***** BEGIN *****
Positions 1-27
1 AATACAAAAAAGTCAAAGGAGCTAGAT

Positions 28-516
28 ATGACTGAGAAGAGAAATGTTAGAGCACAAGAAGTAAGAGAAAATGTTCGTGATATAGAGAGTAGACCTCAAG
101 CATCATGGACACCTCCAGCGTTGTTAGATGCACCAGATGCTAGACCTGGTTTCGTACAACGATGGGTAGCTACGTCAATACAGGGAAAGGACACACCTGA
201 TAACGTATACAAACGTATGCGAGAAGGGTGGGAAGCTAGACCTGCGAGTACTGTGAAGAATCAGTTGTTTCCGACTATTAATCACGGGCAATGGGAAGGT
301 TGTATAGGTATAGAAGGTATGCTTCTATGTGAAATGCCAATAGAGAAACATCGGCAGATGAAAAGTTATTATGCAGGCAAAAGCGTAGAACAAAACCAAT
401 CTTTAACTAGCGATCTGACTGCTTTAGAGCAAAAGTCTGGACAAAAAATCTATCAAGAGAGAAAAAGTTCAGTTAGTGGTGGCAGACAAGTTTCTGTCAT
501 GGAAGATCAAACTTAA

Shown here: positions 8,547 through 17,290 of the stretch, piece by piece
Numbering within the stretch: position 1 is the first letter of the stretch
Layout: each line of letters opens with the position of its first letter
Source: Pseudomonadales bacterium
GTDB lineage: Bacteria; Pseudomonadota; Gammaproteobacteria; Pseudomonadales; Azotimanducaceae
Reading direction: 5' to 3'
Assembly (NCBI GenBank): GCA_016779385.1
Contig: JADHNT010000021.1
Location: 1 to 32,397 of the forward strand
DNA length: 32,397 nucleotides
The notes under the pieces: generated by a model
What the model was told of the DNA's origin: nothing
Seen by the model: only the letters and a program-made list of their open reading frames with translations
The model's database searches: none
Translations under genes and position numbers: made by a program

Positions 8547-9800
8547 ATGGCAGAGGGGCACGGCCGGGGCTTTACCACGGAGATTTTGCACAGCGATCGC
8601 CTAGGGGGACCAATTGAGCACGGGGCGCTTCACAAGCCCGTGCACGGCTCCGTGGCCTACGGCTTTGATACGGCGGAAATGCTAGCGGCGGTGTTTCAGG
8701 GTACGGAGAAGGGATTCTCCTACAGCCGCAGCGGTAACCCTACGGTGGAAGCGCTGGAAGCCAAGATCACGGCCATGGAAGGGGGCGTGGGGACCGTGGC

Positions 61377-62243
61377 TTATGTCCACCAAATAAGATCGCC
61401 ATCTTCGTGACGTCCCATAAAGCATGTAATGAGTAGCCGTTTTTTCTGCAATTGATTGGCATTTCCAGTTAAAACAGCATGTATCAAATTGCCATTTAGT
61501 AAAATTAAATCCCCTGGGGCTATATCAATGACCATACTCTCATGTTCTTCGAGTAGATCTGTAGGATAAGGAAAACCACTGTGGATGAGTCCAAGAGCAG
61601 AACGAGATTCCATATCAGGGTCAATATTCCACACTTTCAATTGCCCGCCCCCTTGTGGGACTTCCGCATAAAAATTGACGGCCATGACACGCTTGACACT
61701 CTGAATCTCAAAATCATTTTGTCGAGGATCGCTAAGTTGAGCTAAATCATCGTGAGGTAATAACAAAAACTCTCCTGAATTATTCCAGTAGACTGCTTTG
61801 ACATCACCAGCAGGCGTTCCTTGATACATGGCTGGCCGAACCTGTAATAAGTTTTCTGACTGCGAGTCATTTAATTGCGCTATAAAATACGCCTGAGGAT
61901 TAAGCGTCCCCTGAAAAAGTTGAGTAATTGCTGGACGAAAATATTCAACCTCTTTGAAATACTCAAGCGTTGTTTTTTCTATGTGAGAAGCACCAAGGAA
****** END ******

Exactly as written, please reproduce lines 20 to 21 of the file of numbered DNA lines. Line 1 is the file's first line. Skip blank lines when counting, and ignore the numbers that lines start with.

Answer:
The notes under the pieces: generated by a model
What the model was told of the DNA's origin: nothing